had investigated this idea in previous decades. But there turned out to be
at least one big problem. It was called night-sky
cooling for a reason. Why? Well, it’s a little thing called the sun. So, for the surface
that’s doing the cooling, it needs to be able to face the sky. And during the middle of the day, when we might want
something cold the most, unfortunately, that means
you’re going to look up to the sun. And the sun heats most materials up enough to completely counteract
this cooling effect. My colleagues and I
spend a lot of our time thinking about how
we can structure materials at very small length scales such that they can do
new and useful things with light — length scales smaller
than the wavelength of light itself. Using insights from this field, known as nanophotonics
or metamaterials research, we realized that there might be a way
to make this possible during the day for the first time. To do this, I designed
a multilayer optical material shown here in a microscope image. It’s more than 40 times thinner
than a typical human hair. And it’s able to do
two things simultaneously. First, it sends its heat out precisely where our atmosphere
lets that heat out the best. We targeted the window to space. The second thing it does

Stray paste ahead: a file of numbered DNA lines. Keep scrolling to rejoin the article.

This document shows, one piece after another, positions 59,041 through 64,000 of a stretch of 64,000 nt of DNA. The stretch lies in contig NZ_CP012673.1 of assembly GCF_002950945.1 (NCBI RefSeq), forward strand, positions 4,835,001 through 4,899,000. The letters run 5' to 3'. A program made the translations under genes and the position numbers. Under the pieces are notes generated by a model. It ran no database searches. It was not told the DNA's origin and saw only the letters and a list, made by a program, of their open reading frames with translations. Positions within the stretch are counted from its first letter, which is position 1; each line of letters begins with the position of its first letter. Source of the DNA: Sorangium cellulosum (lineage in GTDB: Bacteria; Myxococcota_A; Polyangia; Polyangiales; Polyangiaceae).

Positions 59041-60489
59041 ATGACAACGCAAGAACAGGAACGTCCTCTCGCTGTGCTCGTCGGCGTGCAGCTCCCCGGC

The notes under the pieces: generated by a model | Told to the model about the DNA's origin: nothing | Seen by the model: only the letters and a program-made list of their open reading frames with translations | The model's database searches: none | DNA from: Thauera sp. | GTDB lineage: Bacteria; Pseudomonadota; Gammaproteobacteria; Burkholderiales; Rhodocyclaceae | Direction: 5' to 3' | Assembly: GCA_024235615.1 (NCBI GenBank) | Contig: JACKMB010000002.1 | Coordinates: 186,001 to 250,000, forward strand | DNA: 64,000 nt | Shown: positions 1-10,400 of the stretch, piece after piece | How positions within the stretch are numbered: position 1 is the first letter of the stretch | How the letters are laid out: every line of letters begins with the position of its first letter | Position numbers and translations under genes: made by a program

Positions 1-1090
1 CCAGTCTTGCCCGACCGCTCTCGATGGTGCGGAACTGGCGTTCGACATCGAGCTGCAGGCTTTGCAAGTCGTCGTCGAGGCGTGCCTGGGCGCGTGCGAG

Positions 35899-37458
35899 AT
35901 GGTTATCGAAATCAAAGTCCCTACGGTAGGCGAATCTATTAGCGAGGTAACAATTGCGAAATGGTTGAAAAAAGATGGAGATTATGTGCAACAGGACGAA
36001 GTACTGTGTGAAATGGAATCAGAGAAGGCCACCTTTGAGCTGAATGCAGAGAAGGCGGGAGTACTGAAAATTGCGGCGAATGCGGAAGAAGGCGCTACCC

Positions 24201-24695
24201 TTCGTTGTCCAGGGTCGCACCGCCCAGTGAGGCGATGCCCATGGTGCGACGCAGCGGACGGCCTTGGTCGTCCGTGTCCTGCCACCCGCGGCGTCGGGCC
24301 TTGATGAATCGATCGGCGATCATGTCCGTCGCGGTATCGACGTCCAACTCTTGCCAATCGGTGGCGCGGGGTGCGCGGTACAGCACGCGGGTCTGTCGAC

is it avoids getting heated up by the sun. It’s a very good mirror to sunlight. The first time I tested this
was on a rooftop in Stanford that I’m showing you right here. I left the device out for a little while, and I walked up to it after a few minutes, and within seconds, I knew it was working. How? I touched it, and it felt cold. (Applause) Just to emphasize how weird
and counterintuitive this is: this material and others like it will get colder when we take them
out of the shade, even though the sun is shining on it. I’m showing you data here
from our very first experiment, where that material stayed
more than five degrees Celsius, or nine degrees Fahrenheit, colder
than the air temperature, even though the sun
was shining directly on it. The manufacturing method we used